Traceloops: Matthias Brown Uses Rotoscoping and Other Experimental Techniques on His Animated GIFs

Animated GIFs are everywhere, but dig these fantastic looping animations from Matthias Brown! He’s using the old school technique of rotoscoping – a technique invented in 1915 by Max Fleischer where animators trace over footage, frame by frame, for use in live-action and animated films (the same technique notoriously used in the animated ’70s version of The Lord of the Rings). Here the process lends a refreshingly analogue look to this viral form of digital media, in many cases even revealing the corner marks Brown uses to align his many frames.

1950’s Disney Live Models Combined with Cartoon

Sleeping Beauty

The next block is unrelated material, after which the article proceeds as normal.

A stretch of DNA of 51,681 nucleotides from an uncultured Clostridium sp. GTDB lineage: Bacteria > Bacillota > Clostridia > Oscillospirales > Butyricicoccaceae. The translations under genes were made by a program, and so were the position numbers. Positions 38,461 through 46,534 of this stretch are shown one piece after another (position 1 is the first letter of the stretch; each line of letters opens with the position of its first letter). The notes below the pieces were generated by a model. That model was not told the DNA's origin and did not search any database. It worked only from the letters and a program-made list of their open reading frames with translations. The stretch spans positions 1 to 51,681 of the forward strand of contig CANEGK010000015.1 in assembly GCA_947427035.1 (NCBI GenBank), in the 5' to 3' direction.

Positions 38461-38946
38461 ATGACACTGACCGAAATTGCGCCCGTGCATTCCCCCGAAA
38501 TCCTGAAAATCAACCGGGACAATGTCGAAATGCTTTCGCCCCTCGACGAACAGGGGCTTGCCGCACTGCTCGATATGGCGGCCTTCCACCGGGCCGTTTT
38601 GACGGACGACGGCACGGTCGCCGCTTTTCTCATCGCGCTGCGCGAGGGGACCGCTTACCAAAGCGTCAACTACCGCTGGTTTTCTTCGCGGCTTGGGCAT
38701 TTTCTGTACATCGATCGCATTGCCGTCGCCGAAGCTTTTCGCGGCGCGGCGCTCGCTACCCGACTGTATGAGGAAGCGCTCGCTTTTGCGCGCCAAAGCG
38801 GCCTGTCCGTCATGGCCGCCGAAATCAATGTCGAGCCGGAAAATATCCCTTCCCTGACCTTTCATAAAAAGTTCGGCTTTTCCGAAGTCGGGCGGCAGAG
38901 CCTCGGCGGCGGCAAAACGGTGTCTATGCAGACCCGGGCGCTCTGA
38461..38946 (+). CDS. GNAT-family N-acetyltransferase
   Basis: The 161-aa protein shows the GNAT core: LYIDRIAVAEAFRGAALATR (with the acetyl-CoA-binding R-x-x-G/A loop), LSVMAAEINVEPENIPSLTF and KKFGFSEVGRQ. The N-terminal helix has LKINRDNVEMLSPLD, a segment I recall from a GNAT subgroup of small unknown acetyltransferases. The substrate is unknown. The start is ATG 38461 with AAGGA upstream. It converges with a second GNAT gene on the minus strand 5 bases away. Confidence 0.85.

Long before computer animation, in the old, magical, early days of Disney, animators used a rotoscope to draw over live-action film. Frame by frame, the artists would trace over the actors and actresses that enacted each scene. Retronaut dug up some of these old images from Disney movies and it’s amazing to see the actresses that played our beloved princesses like Snow White, Sleeping Beauty, and Cinderella. Disney was ahead of the trend, slimming down the waists of the models for the animated version, like the magazines now do regularly with Photoshop.

Night and Day At the Same Time

By combining timelapse and rotoscoping techniques, director Philip Stockton presents New York City in a new light… and darkness at the same time. By piecing together scenes that were shot in the same location for 4 to 8 hours, Stockton collides daytime and nighttime into one gorgeous shot. See brightly lit cars on lamplit streets and sunlit people walking through nighttime intersections. The awe-inspiring imagery is well worth the months of late nights Stockton spent seamlessly editing this footage together. What an amazing idea!